With more than 11,000 inland lakes and more than 36,000 miles of streams, one is never more than six miles from a lake or stream in our state. Add in thousands of acres of swamps & marshes, bogs & fens, and the result is an abundance of habitat for members of the insect order known as Odonata- those spectacular & colorful creatures that can hover, fly backwards and reach speeds of up to 35 miles per hour.

Wandering Glider (Pantala flavescens)

Currently, there are 162 species of the insect order Odonata (dragonflies) and 46 species of the suborder Zygoptera (damselflies) that have been recorded in Michigan. Odonata, which literally means 'toothed jawed', are one of the most ancient insects, appearing in the fossil record of 300 million years ago. Some of these ancient dragonflies were much larger than present species and had wingspans of up to 2 1/2 feet. Presently there are approximately 5,000 species recognized worldwide with roughly 435 species of dragonflies and damselflies found in North America.

Ebony Jewelwing Damselfy (Calopteryx maculata)

Odonata have 3 body parts: head, thorax and abdomen. They have 6 legs and 4 wings. Damselflies are small, fly weakly and at rest hold their wings folded together or over the body outwards at a 45 degree angle. Dragonflies are larger, have stronger flight, and at rest hold their wings horizontally.

Odonata have a three-part life cycle which consists of egg, larva (also called nymph or naiad), and adult. The larva hatch from eggs laid in water, or among aquatic plants & along the banks of rivers. Dragonflies spend most of their lives in the larval stage where they live underwater as predators. When development is complete and the larva is ready to emerge, it undergoes an incredible metamorphosis that is nothing short of fascinating. Once mature, adult dragonflies are very active near most wetlands. Some species of males establish fixed territories for feeding and mating, and will actively defend their territories by chasing other males and females. I recently discovered that some species, especially the meadowhawks and gliders, will fly to my outstretched palm and perch on it as they would a warm stone. Hand-holding dragonflies is great fun and adds to the overall enjoyment of observing these wonderful insects.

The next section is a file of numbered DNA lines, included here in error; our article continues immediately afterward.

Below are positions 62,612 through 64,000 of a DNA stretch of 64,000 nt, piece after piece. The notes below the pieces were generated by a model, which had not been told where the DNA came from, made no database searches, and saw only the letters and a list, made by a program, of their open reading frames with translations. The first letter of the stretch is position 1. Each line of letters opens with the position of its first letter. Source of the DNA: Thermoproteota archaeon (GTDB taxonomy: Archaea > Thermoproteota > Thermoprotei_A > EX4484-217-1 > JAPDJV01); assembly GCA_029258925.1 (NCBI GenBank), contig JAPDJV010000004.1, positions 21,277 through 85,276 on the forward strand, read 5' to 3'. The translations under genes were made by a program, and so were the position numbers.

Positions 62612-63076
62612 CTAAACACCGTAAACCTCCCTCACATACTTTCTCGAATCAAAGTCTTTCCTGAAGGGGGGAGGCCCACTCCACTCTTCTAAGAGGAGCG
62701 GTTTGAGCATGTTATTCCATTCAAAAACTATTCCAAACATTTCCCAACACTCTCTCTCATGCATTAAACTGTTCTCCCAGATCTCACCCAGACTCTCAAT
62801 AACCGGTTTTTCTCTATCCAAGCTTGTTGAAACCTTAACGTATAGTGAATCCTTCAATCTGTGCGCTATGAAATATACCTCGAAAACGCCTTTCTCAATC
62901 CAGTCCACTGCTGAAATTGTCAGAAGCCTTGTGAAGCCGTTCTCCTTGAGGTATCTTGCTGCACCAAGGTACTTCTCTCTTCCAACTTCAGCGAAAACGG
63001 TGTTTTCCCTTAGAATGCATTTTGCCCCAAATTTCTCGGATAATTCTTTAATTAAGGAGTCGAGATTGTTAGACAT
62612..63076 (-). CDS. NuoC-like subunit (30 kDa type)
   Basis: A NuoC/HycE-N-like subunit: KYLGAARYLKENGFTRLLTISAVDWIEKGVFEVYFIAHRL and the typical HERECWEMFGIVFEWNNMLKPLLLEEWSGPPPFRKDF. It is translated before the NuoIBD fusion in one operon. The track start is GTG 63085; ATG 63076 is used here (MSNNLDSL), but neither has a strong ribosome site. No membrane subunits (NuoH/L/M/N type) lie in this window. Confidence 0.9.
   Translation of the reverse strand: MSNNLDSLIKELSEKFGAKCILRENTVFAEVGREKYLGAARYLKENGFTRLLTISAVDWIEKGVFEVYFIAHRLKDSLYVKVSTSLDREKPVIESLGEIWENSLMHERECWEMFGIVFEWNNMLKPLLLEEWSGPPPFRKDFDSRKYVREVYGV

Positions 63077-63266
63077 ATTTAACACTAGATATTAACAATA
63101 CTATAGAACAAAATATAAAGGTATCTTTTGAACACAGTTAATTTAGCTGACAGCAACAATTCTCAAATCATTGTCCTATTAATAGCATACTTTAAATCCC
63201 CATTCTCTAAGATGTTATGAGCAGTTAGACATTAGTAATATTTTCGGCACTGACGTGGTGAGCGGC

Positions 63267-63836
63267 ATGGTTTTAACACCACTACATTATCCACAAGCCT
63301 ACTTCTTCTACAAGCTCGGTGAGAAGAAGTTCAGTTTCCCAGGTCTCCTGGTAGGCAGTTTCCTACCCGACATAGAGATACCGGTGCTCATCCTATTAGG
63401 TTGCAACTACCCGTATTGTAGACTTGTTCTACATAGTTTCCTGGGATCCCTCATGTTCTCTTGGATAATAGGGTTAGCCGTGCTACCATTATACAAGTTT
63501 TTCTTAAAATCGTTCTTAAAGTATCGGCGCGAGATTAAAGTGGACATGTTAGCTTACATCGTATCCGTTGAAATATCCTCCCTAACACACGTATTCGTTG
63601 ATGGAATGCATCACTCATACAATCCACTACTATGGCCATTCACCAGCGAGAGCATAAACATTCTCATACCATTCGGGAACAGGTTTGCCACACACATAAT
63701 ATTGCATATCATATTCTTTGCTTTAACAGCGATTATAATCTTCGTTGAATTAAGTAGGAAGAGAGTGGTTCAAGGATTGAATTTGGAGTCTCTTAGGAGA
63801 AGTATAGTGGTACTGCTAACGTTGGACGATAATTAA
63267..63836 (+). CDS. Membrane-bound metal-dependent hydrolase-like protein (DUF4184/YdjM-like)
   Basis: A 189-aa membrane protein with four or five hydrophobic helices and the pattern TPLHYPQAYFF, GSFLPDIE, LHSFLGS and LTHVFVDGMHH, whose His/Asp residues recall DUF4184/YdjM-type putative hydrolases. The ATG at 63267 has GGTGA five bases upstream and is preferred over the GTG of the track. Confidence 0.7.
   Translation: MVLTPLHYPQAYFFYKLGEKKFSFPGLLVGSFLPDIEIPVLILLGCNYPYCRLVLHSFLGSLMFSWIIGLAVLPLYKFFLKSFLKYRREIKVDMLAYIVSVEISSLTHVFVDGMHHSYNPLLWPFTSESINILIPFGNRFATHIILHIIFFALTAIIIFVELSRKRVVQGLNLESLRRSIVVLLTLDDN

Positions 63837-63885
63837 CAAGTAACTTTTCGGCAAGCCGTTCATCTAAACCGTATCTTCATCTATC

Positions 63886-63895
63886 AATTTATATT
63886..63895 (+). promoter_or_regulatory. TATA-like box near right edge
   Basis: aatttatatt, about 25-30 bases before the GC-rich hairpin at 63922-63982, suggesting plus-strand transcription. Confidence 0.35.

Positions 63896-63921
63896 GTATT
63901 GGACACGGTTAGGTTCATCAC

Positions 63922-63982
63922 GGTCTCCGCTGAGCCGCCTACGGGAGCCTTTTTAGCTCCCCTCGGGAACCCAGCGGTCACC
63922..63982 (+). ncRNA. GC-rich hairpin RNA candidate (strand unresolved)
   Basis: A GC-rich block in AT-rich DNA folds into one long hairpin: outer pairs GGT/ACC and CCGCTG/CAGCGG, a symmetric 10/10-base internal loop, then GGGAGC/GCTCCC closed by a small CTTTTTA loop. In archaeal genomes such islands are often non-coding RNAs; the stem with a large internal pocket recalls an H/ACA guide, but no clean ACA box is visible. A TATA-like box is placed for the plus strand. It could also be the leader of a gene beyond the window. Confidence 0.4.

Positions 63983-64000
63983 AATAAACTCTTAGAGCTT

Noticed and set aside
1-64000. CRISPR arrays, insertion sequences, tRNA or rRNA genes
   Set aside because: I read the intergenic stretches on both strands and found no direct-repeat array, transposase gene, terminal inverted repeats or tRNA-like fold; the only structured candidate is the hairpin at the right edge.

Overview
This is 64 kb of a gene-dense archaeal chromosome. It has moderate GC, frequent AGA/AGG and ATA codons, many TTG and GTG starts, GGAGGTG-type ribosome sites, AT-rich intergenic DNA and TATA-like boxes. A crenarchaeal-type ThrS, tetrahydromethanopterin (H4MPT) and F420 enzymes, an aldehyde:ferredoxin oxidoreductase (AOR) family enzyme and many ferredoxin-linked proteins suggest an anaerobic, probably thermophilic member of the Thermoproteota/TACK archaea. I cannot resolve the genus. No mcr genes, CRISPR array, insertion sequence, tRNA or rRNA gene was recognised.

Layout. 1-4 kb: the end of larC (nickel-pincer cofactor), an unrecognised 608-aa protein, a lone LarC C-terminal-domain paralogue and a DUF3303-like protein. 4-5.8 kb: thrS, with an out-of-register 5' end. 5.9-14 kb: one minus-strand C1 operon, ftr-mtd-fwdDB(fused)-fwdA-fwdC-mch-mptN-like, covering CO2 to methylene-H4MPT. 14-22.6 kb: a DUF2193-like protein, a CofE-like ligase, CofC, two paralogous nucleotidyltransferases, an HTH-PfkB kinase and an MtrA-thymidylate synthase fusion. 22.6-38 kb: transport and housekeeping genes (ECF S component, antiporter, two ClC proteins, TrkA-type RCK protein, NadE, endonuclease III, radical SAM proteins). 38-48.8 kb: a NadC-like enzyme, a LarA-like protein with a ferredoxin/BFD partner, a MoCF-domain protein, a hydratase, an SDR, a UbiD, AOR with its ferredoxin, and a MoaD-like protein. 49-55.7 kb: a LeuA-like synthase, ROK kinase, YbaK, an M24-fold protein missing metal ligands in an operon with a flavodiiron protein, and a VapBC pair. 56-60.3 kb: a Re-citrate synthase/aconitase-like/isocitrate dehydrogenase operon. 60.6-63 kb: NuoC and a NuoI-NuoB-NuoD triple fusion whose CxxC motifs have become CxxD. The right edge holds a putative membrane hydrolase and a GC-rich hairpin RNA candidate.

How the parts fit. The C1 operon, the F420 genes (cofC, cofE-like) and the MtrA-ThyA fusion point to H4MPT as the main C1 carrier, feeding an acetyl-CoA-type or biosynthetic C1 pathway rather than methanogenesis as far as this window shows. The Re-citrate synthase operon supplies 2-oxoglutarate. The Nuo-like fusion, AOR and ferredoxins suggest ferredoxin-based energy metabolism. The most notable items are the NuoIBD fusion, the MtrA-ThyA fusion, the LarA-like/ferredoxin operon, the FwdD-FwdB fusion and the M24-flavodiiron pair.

Ruby Meadowhawk Dragonfly (Sympetrum rubicundulum)

Dragonflies are true masters of the air. Their four wings are sometimes capable of beating independently and all dragonflies have a spot (stigma) near the tip of each wing that is thought to act as a tiny weight that dampens wing vibrations. They have the largest eyes of any insect with nearly 30,000 lenses, so they can see in all directions except to rear. They see colors, including ultraviolet. Their eyes can also detect rapid movements such as beating wings that are just a blur to humans and they can also see in very low light.

Dragonflies are not only harmless, they are actually quite beneficial to humans. They consume large amounts of mosquitoes, biting flies and other pests. Odonata are a good indicator of the health of the environment. Protecting our rivers, lakes and marshes from contaminants and pollutants not only ensures clean water for ourselves, but it is crucial for wetland habitats that dragonflies and damselflies call home.

Widow Skimmer Dragonfly (Libelula luctuosa)

My odonata image gallery can be viewed here.

Odonata Links

Active Member & Supporter Of: Michigan Odonata Survey and Dragonfly Society of the Americas

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[Cindy Mead]

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